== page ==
CT Innovations, the state’s quasi-public venture capital arm, has invested in 1906, a Colorado-based retail cannabis company that specializes in fast-acting edibles and is expanding into Connecticut.

But the investment isn’t sitting well for marijuana activists and would-be entrepreneurs in Connecticut, who see it as the state putting money behind an established multi-state company as they struggle to navigate the state’s social equity law and compete for a limited number of licenses.

CT Innovations invested $1.25 million into 1906 in February of this year, according to Lauren Carmody, vice president of marketing and communications for CT Innovations. 

The investment was part of the company’s third round of capital funding, which has secured a total of $33.4 million for 1906 since 2017.

Connecticut’s investment, however, spurred some heated back and forth between 1906 CEO Peter Barsoom and Jason Ortiz, former president of the Minority Cannabis Business Association, during an online forum hosted by Arcview. The exchange, fiery at times, was posted on Facebook. 

During the conversation, Barsoom said he has not yet put in his application for a Connecticut cannabis license but said he does intend to apply for multiple licenses. 

Although his company would only be eligible for general licenses, which are much more expensive. Connecticut law does allow 1906 to partner with social equity applicants, potentially taking up some of those social equity spots.

“There’s no way that any dollar that came from the Connecticut legalization scheme should be helping folks from out of state take up licenses,” Ortiz said. “If I’m applying for that same lottery license, you’re going to be able to put in a thousand lottery tickets and I can put in ten, using CT Innovations money to squeeze me out. That is ridiculous.”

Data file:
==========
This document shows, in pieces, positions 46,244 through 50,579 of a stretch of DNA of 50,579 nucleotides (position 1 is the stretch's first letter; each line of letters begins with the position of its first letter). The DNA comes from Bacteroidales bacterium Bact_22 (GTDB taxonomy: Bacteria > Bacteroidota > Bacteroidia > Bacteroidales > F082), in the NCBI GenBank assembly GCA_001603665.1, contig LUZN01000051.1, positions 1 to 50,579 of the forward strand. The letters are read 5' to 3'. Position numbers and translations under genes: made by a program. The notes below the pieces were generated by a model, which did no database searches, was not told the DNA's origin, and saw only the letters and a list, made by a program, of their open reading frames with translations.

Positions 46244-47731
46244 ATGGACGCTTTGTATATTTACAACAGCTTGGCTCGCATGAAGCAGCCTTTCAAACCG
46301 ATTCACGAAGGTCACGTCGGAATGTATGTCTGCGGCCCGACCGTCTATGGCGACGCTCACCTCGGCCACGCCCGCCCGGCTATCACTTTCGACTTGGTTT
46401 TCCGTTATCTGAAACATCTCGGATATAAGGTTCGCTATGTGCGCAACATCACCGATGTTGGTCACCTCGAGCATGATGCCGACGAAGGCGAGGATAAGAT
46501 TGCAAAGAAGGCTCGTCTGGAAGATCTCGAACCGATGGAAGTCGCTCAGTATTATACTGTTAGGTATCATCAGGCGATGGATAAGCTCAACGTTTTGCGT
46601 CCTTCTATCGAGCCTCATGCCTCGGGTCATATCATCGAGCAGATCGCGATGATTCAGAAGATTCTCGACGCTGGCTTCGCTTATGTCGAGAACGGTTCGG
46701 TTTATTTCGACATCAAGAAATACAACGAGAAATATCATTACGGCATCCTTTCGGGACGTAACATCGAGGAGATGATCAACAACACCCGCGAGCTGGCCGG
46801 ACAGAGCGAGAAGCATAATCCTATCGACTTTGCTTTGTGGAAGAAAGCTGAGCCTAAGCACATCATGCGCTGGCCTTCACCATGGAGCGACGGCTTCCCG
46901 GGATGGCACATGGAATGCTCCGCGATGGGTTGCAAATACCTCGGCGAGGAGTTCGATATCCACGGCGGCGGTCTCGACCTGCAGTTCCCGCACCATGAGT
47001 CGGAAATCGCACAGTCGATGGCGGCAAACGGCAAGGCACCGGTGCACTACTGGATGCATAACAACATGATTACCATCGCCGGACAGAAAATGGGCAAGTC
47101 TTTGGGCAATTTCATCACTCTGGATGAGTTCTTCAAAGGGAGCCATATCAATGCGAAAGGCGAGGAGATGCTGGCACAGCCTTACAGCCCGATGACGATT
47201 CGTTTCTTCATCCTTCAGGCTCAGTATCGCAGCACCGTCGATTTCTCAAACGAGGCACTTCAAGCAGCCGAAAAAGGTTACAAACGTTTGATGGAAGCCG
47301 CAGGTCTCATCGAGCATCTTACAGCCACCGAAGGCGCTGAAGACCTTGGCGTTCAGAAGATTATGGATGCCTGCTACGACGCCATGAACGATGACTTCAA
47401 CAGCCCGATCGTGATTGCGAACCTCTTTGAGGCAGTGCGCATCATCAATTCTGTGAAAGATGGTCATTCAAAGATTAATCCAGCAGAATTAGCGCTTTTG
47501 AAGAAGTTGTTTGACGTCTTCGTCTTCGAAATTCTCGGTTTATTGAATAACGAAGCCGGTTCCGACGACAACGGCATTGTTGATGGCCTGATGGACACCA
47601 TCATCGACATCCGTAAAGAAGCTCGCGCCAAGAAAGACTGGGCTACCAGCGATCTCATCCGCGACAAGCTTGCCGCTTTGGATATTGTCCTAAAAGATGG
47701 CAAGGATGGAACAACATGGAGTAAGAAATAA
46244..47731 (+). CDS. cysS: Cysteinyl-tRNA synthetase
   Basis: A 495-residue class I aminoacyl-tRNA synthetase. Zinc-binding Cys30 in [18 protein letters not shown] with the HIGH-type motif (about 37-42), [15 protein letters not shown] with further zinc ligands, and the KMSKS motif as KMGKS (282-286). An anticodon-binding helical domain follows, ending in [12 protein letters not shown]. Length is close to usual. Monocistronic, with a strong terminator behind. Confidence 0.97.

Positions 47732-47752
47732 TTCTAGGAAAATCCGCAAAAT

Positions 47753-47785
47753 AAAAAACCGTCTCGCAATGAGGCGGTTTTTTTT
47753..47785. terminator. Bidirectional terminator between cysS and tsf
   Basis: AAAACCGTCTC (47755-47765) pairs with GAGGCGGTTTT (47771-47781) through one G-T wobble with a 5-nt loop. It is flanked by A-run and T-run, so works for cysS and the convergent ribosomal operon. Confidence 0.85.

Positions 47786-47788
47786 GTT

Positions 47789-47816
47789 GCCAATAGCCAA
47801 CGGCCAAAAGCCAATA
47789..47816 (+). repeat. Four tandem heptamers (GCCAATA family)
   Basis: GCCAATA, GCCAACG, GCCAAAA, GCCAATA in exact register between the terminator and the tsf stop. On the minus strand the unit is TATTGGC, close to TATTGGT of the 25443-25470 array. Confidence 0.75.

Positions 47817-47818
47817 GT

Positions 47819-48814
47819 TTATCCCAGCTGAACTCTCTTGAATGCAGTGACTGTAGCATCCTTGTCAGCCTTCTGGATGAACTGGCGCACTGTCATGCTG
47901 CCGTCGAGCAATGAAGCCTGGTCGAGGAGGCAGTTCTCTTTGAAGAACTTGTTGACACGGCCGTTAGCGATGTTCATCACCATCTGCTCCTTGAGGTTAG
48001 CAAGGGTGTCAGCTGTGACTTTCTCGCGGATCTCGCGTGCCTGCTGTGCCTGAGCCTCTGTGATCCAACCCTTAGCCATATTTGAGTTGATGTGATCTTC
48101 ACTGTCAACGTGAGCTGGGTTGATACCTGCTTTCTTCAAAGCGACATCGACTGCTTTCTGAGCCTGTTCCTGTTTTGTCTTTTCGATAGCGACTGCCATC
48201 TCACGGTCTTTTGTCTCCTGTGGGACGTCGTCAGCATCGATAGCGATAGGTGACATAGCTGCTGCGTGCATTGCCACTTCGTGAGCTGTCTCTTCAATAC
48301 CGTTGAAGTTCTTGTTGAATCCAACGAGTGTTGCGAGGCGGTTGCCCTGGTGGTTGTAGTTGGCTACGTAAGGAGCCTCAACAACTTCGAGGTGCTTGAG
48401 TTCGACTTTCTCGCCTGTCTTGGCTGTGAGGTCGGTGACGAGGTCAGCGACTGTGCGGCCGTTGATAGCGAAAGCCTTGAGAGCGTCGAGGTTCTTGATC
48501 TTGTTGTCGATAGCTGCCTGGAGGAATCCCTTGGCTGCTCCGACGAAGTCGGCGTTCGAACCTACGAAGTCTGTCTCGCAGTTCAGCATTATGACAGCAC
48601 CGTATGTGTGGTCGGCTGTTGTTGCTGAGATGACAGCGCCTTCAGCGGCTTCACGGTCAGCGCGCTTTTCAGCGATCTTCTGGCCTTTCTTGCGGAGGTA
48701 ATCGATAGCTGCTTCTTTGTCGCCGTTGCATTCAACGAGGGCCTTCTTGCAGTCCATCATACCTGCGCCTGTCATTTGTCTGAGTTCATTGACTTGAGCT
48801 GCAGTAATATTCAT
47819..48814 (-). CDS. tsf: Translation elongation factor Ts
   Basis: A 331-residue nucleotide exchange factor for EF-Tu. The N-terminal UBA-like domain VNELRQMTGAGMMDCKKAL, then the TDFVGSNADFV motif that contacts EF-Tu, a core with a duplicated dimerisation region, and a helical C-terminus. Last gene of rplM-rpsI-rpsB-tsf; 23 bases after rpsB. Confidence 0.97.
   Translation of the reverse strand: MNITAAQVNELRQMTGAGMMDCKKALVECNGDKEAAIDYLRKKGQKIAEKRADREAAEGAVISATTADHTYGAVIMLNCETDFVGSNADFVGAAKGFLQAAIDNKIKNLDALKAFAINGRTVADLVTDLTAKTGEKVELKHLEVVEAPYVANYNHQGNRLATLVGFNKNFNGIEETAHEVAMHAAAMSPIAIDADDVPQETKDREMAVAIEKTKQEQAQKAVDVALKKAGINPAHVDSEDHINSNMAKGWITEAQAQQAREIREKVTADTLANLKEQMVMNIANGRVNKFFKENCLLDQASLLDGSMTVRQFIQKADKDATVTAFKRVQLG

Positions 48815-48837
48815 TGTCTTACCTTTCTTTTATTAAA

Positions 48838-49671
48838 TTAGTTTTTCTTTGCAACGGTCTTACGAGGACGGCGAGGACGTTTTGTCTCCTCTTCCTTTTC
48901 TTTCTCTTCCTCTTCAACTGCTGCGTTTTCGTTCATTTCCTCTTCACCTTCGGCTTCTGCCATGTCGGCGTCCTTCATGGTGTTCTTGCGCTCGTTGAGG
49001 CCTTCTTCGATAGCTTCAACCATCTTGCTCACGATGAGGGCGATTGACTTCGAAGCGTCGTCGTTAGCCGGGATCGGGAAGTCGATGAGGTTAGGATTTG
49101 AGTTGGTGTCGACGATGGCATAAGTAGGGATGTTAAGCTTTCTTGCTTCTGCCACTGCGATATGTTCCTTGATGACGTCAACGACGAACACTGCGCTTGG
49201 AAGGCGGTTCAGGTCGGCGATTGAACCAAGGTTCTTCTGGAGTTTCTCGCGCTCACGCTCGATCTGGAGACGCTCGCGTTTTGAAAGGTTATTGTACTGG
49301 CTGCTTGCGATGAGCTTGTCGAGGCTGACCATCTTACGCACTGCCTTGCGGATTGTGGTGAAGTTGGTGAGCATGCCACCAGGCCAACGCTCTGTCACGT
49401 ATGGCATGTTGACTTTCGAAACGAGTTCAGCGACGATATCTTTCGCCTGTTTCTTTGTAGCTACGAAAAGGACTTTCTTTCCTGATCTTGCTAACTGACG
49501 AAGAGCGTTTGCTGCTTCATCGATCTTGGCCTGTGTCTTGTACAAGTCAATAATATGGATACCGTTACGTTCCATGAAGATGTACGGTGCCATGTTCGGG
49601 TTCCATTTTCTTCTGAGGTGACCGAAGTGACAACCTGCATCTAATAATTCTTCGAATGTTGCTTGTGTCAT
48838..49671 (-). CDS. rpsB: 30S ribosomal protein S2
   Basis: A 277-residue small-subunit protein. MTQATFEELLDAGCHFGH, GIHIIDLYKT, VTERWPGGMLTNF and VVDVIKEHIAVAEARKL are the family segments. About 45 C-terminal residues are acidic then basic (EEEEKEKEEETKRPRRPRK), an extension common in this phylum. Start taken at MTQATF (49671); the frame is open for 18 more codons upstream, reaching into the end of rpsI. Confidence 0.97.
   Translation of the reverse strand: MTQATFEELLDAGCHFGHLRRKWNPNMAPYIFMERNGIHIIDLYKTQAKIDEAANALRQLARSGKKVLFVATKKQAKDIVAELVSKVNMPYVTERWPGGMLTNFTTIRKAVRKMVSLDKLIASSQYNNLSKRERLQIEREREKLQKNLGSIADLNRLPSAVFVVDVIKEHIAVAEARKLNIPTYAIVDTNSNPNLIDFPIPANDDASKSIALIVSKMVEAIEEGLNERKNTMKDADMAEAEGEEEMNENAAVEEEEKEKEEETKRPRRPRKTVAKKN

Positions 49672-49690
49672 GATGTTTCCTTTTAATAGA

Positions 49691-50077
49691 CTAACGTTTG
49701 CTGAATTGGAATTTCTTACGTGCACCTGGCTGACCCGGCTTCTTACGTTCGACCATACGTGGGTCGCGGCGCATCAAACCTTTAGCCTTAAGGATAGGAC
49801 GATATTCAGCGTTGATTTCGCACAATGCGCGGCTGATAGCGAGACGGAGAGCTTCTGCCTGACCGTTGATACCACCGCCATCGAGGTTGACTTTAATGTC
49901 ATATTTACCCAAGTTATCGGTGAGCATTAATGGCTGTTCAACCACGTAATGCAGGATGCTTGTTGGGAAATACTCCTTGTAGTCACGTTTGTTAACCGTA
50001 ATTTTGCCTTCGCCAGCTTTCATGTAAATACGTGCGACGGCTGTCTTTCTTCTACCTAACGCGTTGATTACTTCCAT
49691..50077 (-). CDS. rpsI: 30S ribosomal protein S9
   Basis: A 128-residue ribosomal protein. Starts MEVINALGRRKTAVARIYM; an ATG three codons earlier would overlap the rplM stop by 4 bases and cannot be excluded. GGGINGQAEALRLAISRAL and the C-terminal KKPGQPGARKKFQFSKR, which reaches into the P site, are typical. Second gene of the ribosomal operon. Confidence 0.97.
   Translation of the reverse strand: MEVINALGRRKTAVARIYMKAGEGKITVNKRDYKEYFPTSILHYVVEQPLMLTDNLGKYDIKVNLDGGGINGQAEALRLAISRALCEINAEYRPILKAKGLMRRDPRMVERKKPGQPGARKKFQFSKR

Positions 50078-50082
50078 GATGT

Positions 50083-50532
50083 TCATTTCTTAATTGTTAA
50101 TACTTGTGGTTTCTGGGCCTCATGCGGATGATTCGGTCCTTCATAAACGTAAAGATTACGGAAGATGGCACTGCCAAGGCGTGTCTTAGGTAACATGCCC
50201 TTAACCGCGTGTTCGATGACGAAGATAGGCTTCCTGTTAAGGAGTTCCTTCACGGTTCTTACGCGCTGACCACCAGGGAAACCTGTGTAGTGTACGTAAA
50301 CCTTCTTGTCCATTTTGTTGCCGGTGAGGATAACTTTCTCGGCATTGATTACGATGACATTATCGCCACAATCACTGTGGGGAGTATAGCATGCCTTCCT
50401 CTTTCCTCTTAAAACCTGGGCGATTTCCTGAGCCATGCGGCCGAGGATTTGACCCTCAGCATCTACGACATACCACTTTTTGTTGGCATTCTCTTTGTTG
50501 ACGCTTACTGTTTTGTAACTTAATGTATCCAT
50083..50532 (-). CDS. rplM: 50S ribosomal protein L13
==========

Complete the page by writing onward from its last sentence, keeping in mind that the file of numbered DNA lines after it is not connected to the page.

However, Carmody says that CT Innovations investment is a signal to the market that they are willing to invest in cannabis and that 1906 has established a presence in Connecticut, filing with the Secretary of State’s office.

“It’s not a one and done,” Carmody said. “We have the opportunity to explore the cannabis market and invest more. To us, it’s the first of what could be many.”

Competition for cannabis licenses is fierce with only 56 available licenses for a variety of cannabis-based services. The Department of Consumer Protection has received over 3,000 social equity license applications and over 1,600 general license applications. 

Applicants are then subject to a lottery to determine who gets a provisional license to start producing, selling or delivering recreational marijuana in the state. 

Although much of the language in the authorizing bill focused on equity for groups disproportionately harmed by prior marijuana laws, some feel the law still benefits larger and established cannabis businesses and medical marijuana growers.

With the odds so low, the idea that Connecticut’s venture capital arm invested in an out of state company intent on procuring licenses created tension.

“It’s become abundantly clear that Governor Lamont never intended for anyone other than his super-wealthy friends from owning the entire cannabis market,” Ortiz said when reached for comment. “He used the suffering of poor communities to create yet another avenue for the wealthy to own everything in Connecticut, even programs specifically meant for working class families.”

Carmody says CT Innovations sees the issue from an investment standpoint, looking at the management team, the potential to grow jobs and the potential to earn a return on the investment – 1906, checked all those boxes.

“We’re evaluating it from an investment perspective,” Carmody said. “There’s more potential here. This is not the end for us, this is the beginning, and we want to explore it more.”

But for Connecticut’s social equity applicants and cannabis activists, the law, as it stands now, is creating more headaches and disparities for those trying to break into this emerging market.

“The whole thing has been sickening to watch unfold,” Ortiz said.

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Marc worked as an investigative reporter for Yankee Institute and was a 2014 Robert Novak Journalism Fellow. He previously worked in the field of mental health is the author of several books and novels,...

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